View Single Post
      09-11-2012, 11:16 PM   #705
New Member

Drives: E90 LCI 330i
Join Date: May 2012
Location: Austria

iTrader: (0)

Originally Posted by Alex@Alpine View Post
HID Angel Eyes nor any other angel eye blinds oncoming traffic, it has been tested many times over and over again.

If that was the case, everytime someone pushes unlock on their car and approach from the front they would be blinded.

Angel Eyes DO NOT project.

I understand the brightness might give you the idea and it blinds, but it only keeps that light inside the housing.

With over 4 years now with this product on the road, I doubt it would have made it long if it posted a "reckless" nature.
Sorry to disagree, but reality proves otherwise. I've seen HID angel eyes (35W bulbs) quite a few times in person.

DRL devices explicitly installed for the use as DRL such as BMW's angel eyes for the last 6 years, or Audi's LED DRL (or any other similar DRL installation on a car) are a non-directional light source by definition.

Therefore, they do project.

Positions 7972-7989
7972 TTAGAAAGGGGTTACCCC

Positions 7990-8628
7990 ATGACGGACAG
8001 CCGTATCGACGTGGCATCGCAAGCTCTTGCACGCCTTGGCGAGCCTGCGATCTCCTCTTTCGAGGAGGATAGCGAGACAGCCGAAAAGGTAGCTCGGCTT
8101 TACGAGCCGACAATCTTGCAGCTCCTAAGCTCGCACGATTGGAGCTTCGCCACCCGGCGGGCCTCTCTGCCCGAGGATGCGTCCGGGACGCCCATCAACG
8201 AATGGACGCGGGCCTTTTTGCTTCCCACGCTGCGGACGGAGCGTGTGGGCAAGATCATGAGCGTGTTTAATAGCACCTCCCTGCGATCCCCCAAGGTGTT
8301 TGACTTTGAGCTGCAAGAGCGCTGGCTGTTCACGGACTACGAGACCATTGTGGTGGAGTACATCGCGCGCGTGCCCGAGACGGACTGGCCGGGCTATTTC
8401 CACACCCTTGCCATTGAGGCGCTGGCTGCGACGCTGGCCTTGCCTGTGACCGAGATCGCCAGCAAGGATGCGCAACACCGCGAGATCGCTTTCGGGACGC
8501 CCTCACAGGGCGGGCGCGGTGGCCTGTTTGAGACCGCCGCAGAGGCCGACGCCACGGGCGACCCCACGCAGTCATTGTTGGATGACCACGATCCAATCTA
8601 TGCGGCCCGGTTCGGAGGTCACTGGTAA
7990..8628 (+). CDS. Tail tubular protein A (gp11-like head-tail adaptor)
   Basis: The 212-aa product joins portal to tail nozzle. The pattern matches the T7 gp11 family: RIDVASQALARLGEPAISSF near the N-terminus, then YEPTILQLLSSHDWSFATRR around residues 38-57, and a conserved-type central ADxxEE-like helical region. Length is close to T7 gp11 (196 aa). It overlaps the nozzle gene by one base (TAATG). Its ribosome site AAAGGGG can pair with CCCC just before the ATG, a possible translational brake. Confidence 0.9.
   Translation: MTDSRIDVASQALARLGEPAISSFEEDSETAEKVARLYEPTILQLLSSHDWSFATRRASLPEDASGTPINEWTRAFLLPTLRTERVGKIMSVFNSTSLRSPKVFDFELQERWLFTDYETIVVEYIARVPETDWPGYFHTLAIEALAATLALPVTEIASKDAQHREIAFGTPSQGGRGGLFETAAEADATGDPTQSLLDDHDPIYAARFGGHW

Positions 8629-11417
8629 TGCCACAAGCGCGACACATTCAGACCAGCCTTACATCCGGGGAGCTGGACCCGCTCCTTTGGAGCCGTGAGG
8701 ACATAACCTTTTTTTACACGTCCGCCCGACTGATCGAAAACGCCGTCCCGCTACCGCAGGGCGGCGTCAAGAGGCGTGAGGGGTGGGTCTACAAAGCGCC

You can try it in front of a wall. The light emitted from the angel eyes is distributed all over the wall. It is not a directional light such as low beam, which keeps the light below a certain level (oncoming traffic eye level) in order to avoid blinding.

Non-directional light needs to be below a certain intensity during night time in order to not blind oncoming traffic, therefore manufacturer DRL (BMW, Audi, ..) is dimmed in combination with low beam, so it can be legally considered as parking light/side light.

Don't get me wrong, I dig the way how HID angel eyes look during daytime, really. In my opinion, it's the best retrofit solution during daytime (except complete headlight modification such as OSS which are much more expensive of course). But at night, HIDs are way too bright for use in BMW angel eyes. Too bad they are not dimmable, then they would be perfect.

LEDs, on the other hand, are easily dimmable, but unfortunately all retrofits (including LUX) are IMHO way too dark to seriously consider them as DRL (so actually there's no dimming required as there can't be any blinding). You can hardly see them in sun light.

HID angel eyes have been sold successfully for years because there is no other solution for white angel eyes with appropriate DRL brightness. People either don't think about blinding the oncoming traffic at night, or simply don't care.

As stated before, it's possible to code FRM so the angel eyes are deactivated in combination with low beam. But who wants that, a bimmer without angel eyes during night? I wouldn't either, by the way. Therefore I go without HIDs.